What Brands Are Doing Right + What They Need to Improve | A Focus On Waste

A range of items on a flat surface including UpCircle sachets, The Inkey List, and cotton rounds

Nowadays, brands are starting to catch on to the fact that many consumers would like our beauty products to come as eco-friendly as possible, whether that be in a cardboard box instead of plastic wrapping, or offering refills to stop the outer packaging being thrown out as soon as it’s finished. Some brands are doing great, whilst other brands still have a long way to go – hopefully the more we all push, the more good will come of it. I wanted to discuss what I think brands are doing well to be eco-friendly, and what they still need to do to improve their sustainability.

What Brands Need To Improve Upon

Many products often come in extra packing which can often be unnecessary, especially if the item doesn’t need more than one layer of protection. Most products are perfectly fine if they come in a cardboard box, yet sometimes brands opt for plastic shrink wrap instead, most often on liquid items in case they leak. Obviously this is understandable in the case of selling in physical shops, as it prevents customers from contaminating unused products or testing them out and ruining them. This is an area where things are less likely to progress anytime soon – however brands could easily stop using clear hard plastic packaging for items that could come in cardboard instead. In the case of makeup brushes this is also tricky, as hard plastic prevents them from being contaminated a lot more than any cardboard box could.

This leads me to my next point – items coming in extra packaging purely because it looks nicer. For me this mostly applies to Glossier and Zoeva, who both send their products in specially designed plastic cases which are definitely not necessary. I own a box, and two pink plastic bags from Glossier through purchasing products from their website, and whilst they are nice to have, I definitely would do not need anymore! This is something that prevented me from buying more from them for a while, however recently they implemented an option where you can opt out of receiving the plastic bag – woo! I think this is a great option, because if people have uses for them and know they will use them then they can choose to get another one, but for people like me who now have them sitting around without a use (but don’t want to get rid of them since they’re also very nice), we can just tick the box and receive out products without!

However, when it comes to Zoeva, I admit I have a problem. I absolutely love their brushes, and have tried their makeup too – but every time I buy a single brush, it comes in it’s own black bag that I now have at least five sitting in my drawer. Unlike with Glossier, I can’t opt out of them. Don’t get me wrong, they seem nicely made and are there to protect the brushes, but I don’t want them, or need them at all. It puts me off buying any more brushes as singles, yet I still want many more backups of my favourite ones. I might just have to buy a brush set instead, which I would be more than happy with because they are excellent quality, but those also come in their own makeup bags. I appreciate the lengths they are going to, but in some cases I just don’t think it’s needed, and I personally would love the option to not receive any more bags.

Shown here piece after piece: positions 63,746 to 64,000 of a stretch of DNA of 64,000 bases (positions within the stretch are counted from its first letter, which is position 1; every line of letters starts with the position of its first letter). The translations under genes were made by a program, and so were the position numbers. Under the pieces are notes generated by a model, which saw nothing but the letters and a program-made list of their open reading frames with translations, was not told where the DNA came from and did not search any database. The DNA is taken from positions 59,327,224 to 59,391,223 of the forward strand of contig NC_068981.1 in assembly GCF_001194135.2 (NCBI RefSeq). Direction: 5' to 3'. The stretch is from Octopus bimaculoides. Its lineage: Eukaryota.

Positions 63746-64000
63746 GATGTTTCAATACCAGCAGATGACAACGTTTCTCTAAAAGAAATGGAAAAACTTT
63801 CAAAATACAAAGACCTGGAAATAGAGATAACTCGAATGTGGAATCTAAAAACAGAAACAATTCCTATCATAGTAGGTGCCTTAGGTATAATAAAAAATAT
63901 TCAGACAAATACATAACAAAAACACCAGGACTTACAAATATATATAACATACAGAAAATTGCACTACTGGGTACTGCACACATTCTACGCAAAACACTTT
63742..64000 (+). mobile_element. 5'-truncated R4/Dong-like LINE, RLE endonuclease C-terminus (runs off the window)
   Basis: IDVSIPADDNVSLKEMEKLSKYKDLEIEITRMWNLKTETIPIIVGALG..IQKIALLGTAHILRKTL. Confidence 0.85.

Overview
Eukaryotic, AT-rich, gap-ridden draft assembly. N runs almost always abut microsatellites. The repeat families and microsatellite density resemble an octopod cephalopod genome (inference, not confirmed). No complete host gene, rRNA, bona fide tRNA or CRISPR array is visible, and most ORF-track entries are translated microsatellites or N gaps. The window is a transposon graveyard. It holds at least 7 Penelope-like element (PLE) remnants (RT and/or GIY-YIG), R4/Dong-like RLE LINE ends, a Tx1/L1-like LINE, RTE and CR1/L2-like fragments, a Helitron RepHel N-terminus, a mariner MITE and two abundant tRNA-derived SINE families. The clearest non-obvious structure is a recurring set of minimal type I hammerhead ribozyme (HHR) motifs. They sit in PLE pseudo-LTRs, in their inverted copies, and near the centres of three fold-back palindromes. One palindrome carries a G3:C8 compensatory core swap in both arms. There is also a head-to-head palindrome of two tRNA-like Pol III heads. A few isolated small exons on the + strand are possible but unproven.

What Brands Are Doing Right

Now I want to delve into how brands are making efforts to recycle, and are including us as consumers in the process. I’m sure many people are aware of the Lush scheme where if you bring back five of their infamous black pots for them to recycle you’ll receive a free face mask – but did you know about other brands that recycle your items? One that I have not used yet but certainly will do is the Body Shop scheme, which acts in the same way as the Lush one, except when you return five items you’ll receive a £5 voucher assigned to your member account if you have one – simple as that! There are also other brands such as DECIEM that work with TerraCycle, a waste management company that aims to recycle products that are usually deemed as harder to recycle. They partner with certain brands to create free recycling programmes for a wide range of products such as coffee capsules, beauty products, crisp packets, and many more. I would definitely recommend checking their website out to see if you have any programmes near you – every little thing helps massively to combat our plastic problem!

Finally, I wanted to mention how you can help to recycle clothing. The main option I would highly recommend is donating to charity shops! They are always happy to receive donations of clothing, books, toys etc., and you’re helping to raise money for them whilst doing so. If you’re finding that some of your clothes are getting a bit tatty and worn out, you can either try fixing them up, or if they’re truly beyond repair, you can donate them to a recycling programme such as the one offered by H&M. I have taken bags of clothing to them many times now, and it is so easy to do if you have a store near where you live! Any pieces of clothing or fabric that have seen better days can be put into a bag, and for every bag you take into the store you’ll receive a £5 off voucher (of purchases £25 or more). They either Rewear (market as second-hand goods), Reuse (convert into new products such as cloths), or Recycle (broken down into fibres and used to make new materials). You can also donate through clothing banks or doorstop collections, but these aren’t always the most reliable options. 

Do you agree that some packaging is unnecessary? Have you tried any of these recycling schemes before? I want to hear from you!

As always,

Love, Emily x

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